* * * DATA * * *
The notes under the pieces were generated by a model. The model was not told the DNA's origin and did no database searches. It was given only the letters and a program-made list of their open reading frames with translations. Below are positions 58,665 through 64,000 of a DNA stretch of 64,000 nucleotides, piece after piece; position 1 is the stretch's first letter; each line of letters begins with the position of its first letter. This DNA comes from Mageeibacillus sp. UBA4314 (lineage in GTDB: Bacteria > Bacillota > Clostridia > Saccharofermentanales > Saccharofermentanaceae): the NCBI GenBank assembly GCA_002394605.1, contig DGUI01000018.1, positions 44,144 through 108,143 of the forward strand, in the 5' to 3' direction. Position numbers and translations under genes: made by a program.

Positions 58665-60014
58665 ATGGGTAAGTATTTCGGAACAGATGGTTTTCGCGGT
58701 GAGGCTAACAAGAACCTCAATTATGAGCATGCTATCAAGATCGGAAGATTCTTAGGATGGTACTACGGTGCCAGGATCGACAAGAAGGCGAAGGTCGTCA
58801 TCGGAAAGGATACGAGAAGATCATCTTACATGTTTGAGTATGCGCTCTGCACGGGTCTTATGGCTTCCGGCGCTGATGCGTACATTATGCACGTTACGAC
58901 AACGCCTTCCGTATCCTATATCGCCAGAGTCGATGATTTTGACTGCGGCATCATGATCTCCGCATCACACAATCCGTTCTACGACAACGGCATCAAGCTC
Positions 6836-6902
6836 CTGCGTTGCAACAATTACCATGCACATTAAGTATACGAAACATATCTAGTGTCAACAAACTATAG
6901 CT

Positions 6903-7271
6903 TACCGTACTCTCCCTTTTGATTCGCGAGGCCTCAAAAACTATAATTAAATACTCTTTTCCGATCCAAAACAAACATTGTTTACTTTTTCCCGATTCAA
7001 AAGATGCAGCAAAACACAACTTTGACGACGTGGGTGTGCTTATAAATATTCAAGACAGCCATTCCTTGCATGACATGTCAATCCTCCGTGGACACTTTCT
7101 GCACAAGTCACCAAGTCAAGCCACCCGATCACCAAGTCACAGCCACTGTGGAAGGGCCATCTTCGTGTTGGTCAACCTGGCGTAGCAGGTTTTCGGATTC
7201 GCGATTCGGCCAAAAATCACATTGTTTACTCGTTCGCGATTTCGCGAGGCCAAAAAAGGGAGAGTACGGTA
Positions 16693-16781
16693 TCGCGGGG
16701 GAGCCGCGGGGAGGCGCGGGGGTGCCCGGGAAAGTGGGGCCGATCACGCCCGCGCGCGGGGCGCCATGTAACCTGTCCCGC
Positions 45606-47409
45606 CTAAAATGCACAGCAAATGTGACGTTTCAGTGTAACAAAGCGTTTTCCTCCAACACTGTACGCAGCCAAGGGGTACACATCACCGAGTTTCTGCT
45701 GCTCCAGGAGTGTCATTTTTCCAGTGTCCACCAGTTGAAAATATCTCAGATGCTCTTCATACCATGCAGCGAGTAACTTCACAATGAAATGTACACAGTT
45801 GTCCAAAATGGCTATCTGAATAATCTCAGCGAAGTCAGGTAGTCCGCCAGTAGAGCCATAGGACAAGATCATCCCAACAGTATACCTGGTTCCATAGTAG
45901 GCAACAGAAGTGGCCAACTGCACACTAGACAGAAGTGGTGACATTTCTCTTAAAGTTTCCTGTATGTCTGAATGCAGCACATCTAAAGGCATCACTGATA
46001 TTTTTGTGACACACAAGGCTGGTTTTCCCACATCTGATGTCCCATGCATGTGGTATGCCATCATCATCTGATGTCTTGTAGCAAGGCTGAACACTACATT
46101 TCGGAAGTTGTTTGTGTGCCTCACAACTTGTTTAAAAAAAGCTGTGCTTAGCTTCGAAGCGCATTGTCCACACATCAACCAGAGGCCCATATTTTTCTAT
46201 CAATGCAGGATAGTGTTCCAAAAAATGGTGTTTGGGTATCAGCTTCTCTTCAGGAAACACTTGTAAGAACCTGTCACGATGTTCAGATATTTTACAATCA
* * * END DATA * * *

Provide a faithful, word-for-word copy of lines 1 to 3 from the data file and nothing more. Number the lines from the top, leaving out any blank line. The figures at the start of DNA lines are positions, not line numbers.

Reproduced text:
The notes under the pieces were generated by a model. The model was not told the DNA's origin and did no database searches. It was given only the letters and a program-made list of their open reading frames with translations. Below are positions 58,665 through 64,000 of a DNA stretch of 64,000 nucleotides, piece after piece; position 1 is the stretch's first letter; each line of letters begins with the position of its first letter. This DNA comes from Mageeibacillus sp. UBA4314 (lineage in GTDB: Bacteria > Bacillota > Clostridia > Saccharofermentanales > Saccharofermentanaceae): the NCBI GenBank assembly GCA_002394605.1, contig DGUI01000018.1, positions 44,144 through 108,143 of the forward strand, in the 5' to 3' direction. Position numbers and translations under genes: made by a program.

Positions 58665-60014
58665 ATGGGTAAGTATTTCGGAACAGATGGTTTTCGCGGT